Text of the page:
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Re: GPL Question

From: rjack
Subject: Re: GPL Question
Date: Wed, 12 Dec 2007 14:57:49 -0500
User-agent: Thunderbird (Windows/20071031)

Ryan wrote:
Ummm, anyone want to address my question?

On Wed, 2007-12-12 at 07:39 +0000, Ryan wrote:
I'm not sure this is the place to be asking this, so please redirect me
if necessary.

I'm working on a payment-routing server (, and I'd
like to release it under a license that obliges those who build services
on it to also release the source for those services.  Applications built
on top of would essentially be accounting systems that interact with the
server over a socket (likely using HTTP), but that interaction is quite
complex, requiring several different types of callbacks to the
accounting system.
Would the Affero GPL work for me?  Would an application on top of my
server be considered a "single system" with that server for the purposes
of the GPL?
What if there was, or could theoretically be, another server like mine
that uses the same API, so the application could plug in a different
server?  Is this important, or is the fact that someone *is* using my
server tightly integrated with their application the relevant fact?

A similar example to consider might be if I was releasing a database
server under the AGPL.  If someone used it in their web app, would they
be obliged to release their app source under the [A]GPL as well?  Would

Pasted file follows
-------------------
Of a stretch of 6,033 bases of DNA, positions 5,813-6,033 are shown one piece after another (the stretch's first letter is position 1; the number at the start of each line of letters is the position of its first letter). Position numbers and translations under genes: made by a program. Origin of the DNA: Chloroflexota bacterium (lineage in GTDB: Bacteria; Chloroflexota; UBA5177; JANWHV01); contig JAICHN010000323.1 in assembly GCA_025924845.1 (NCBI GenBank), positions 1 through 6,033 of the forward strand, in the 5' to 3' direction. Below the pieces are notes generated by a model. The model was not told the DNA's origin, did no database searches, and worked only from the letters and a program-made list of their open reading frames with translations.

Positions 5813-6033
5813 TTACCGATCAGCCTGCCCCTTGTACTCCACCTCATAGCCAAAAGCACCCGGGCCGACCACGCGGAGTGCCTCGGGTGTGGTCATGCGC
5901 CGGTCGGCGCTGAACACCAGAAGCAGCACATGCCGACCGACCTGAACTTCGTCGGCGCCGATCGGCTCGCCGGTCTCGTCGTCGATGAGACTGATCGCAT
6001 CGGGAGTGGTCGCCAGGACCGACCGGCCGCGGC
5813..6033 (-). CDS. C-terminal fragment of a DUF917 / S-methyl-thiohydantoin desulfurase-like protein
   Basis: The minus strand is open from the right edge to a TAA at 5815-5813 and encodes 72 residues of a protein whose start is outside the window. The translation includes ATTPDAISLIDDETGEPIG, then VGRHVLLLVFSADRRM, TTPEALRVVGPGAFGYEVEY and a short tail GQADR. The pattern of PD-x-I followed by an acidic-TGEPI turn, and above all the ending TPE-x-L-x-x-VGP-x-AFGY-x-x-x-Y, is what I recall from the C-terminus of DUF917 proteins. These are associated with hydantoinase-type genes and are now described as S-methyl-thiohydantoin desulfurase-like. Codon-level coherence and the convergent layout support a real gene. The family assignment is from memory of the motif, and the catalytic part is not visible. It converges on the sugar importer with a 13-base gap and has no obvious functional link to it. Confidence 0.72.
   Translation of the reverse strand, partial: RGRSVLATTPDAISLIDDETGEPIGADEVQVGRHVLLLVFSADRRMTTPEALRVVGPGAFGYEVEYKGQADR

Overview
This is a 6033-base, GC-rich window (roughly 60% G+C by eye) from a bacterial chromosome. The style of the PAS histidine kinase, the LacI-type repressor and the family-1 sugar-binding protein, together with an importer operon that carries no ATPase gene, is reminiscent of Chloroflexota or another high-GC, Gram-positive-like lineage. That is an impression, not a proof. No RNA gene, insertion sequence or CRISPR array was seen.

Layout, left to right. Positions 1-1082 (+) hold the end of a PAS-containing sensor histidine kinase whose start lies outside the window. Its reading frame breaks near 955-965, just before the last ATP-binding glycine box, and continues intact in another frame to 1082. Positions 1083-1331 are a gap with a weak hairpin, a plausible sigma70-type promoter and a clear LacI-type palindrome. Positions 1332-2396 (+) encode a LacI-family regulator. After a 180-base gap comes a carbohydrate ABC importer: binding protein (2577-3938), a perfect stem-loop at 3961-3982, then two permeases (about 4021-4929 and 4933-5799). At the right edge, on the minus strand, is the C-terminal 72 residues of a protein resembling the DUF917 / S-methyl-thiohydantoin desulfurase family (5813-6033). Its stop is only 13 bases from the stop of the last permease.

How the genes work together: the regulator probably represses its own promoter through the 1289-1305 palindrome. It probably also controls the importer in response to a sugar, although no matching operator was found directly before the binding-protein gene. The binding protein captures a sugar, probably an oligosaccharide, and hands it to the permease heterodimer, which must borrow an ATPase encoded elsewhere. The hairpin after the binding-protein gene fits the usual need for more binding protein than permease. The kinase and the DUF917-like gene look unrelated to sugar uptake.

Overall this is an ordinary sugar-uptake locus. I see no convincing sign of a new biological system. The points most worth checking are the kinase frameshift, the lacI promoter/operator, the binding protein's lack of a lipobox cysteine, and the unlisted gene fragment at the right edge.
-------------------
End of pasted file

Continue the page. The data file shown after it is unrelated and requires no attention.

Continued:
it matter if my db server or its interface was generic or


Ummm, anyone want to address my question?

Your question does not concern computer programming. Your question is a legal question. The number of sovereigns in the World is approaching 200 -- each with its own idea of intellectual property laws and regulations. Many countries pay lip service to the Berne Convention and then jealously guard their own interpretation of licensing law. The short answer to your question is there exits no satisfactory "international" answer to a licensing question such as yours.

If you're into the "copyleft" thing ask the people at the Free Sofware Foundation -- it'll be legal gibberish -- but feel free to ask them anyway.


--- "Although the United States Copyright Act, 17 U.S.C. ยงยง 101- 1332,
grants exclusive jurisdiction for infringement claims to the federal
courts, those courts construe copyrights as contracts and turn to the
relevant state law to interpret them."; Automation by Design, Inc. v.
Raybestos Products Co., 463 F.3d 749, (United States Court of Appeals
for the Seventh Circuit 2006) ---

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